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The Battle of Resaca by Philip Secrist

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  • Brett Schulte
    http://www.brettschulte.net/ACWBooks/atlanta.htm The Battle of Resaca: Atlanta Campaign 1864. Philip L. Secrist. Mercer University Press (May, 1998). 102 pp.
    Message 1 of 1 , Oct 30, 2005

      The Battle of Resaca: Atlanta Campaign 1864. Philip L. Secrist. Mercer
      University Press (May, 1998). 102 pp. 13 maps.

      This is a review and summary of Philip Secrist's book The Battle of
      Resaca: Atlanta Campaign 1864. As I usually point out in cases like
      this, Mr. Secrist's book is the only one to focus specifically on the
      Battle of Resaca, fought on May 14 and 15, 1864. In this early fight
      of the Atlanta Campaign, Secrist believes Sherman had a great chance
      to trap and destroy Johnston's Army of Tennessee, thus ending the
      campaign before it had hardly begun. Instead, says Secrist, Sherman
      failed and doomed his Army to a long journey before they reached
      Atlanta. The book is rather thin at 102 pages, especially when one
      considers that only Part I (the first 65 pages of the book) is a
      narrative of the battle. Secrist originally wrote Part I as an
      article in the Spring 1978 issue of Atlanta Historical Society Journal
      entitled Resaca: For Sherman a Moment of Truth. Part II consists of
      the Battlefield from the end of the battle through today, with an
      emphasis on relic hunting and preservation efforts. The maps are
      average. On the plus side we have topographical lines on the standard
      maps, but these maps are of the Resaca area today. However, since the
      land has changed so little since 1864 (aside from the construction of
      I-75 directly through it!), this is not necessarily a large minus.
      The troop positions leave something to be desired on the standard
      maps. Sherman's and Johnston's lines are drawn as one large line,
      with Corps (and sometimes Divisions) marked off in a vague manner.
      Secrist does include other maps taken from the Official Records Atlas,
      but these are pretty small and a little difficult to read. On a lot
      of pages, text ends early, so this book is really even shorter than
      the listed 102 pages. On the plus side, Secrist is well-qualified to
      write the book. He has been studying the Resaca Battlefield since
      1958, and is a noted relic hunter. I enjoyed his writing style. The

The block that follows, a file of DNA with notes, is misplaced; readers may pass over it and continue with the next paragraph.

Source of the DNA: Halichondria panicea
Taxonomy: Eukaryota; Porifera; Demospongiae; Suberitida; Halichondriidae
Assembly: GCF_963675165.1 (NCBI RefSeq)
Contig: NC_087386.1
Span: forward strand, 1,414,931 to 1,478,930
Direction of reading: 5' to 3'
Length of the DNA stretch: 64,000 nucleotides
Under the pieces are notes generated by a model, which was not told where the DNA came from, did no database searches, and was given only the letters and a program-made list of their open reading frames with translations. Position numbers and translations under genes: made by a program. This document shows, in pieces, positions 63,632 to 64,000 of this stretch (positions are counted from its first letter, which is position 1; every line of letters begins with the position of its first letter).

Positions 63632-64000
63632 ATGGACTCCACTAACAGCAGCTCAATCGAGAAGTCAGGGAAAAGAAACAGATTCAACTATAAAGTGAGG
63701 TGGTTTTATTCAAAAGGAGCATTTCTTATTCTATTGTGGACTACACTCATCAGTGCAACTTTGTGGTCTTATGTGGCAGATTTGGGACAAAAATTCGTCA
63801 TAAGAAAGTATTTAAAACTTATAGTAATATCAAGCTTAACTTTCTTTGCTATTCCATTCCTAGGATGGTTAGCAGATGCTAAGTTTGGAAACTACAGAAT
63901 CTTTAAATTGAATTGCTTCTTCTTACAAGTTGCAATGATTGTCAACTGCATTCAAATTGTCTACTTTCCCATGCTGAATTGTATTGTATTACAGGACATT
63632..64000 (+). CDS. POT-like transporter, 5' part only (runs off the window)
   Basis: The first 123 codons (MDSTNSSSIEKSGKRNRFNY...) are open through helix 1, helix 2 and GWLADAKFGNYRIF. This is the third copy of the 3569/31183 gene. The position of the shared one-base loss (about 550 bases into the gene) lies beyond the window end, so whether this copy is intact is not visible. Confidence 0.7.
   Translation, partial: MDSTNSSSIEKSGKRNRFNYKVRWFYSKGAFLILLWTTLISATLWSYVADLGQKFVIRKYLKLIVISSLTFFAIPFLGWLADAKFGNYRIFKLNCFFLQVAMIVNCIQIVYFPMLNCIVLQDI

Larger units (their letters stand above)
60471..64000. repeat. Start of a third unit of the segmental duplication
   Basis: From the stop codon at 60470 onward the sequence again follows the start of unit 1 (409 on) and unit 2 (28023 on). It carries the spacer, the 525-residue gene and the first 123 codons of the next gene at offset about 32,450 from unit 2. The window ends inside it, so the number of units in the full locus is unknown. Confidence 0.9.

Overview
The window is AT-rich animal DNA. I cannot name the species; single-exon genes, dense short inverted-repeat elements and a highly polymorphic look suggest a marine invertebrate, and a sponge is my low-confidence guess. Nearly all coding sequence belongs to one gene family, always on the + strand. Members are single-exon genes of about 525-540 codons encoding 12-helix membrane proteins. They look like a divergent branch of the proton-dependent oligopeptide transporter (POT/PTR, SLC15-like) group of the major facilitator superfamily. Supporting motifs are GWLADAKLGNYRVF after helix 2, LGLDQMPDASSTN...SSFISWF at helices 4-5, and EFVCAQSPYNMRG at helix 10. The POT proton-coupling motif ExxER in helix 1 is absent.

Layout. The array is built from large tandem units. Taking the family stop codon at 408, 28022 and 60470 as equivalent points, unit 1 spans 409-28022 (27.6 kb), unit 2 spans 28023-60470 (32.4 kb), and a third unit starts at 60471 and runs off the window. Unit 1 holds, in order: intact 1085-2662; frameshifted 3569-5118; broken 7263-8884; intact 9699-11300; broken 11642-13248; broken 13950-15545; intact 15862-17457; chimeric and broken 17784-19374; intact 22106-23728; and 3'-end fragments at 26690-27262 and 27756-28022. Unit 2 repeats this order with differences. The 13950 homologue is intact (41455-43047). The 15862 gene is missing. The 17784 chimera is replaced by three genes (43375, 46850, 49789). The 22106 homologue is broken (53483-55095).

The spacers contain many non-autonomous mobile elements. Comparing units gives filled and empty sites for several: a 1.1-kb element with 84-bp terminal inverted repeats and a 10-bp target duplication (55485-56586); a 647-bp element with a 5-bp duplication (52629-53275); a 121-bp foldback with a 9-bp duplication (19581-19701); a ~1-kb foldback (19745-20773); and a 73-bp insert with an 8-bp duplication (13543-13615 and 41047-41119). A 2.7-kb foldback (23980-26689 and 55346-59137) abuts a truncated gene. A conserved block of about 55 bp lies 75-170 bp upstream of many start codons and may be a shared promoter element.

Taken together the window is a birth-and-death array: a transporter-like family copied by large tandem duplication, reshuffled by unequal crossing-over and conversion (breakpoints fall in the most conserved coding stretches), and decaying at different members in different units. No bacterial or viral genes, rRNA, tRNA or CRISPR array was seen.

book was definitely not a tedious read. All in all, though, The
      Battle of Resaca was too short for my taste. It just did not contain
      enough detail, and only whetted my appetite for more detailed
      discussion. Sadly, a more detailed discussion does not exist.

      Part I of Resaca covers the events leading up to the battle and the
      Battle of Resaca itself. Sherman wanted a decisive battle somewhere
      north of Rome, Georgia in order to destroy Johnston's Army, and he
      then hoped to enter Atlanta against minimal opposition. Secrist
      believes Sherman squandered this chance at the Battle of Resaca.
      Things started off well enough for the Yankees. Sherman sent James B.
      McPherson's Army of the Tennessee through Snake Creek Gap,
      inexplicably left undefended on Johnston's left flank. McPherson then
      approached Resaca, a town along Johnston's supply line, and was
      expected to cut the Western & Atlantic Railroad in order to force
      Johnston to retreat. At this point, Johnston would be cut off from
      Atlanta and would have to retreat through rough terrain. McPherson,
      given some leeway by Sherman's order, decided to retreat west to Snake
      Creek Gap. Sherman believed McPherson had lost a golden opportunity,
      but he rushed his armies through Snake Creek Gap and formed west of
      Resaca on May 13. Johnston was there waiting for him.

      The battle started on May 14 with an attack on the confederate lines
      near where Hood's and Hardee's Corps came together by the two XXIII
      Corps Divisions of Cox and Judah, along with some assistance by
      Carlin's Brigade of Palmer's XIV Corps. These attacks went badly,
      especially on Judah's front, and he was sacked a few days later for
      his ineptness. Secrist was not surprised by this failure, saying "All
      things considered, the limited success of Sherman's brigadiers at the
      forks of the creek that day was not especially surprising."

      As this attack was going on, Hood's Corps finished coming up on the
      Confederate right, and Howard's IV Corps, Army of the Cumberland
      extended the Union left facing Hood. However, Howard had not been
      able to anchor his left flank, and Hood launched the divisions of
      Stewart and Stevenson to try to roll up this flank. The attack went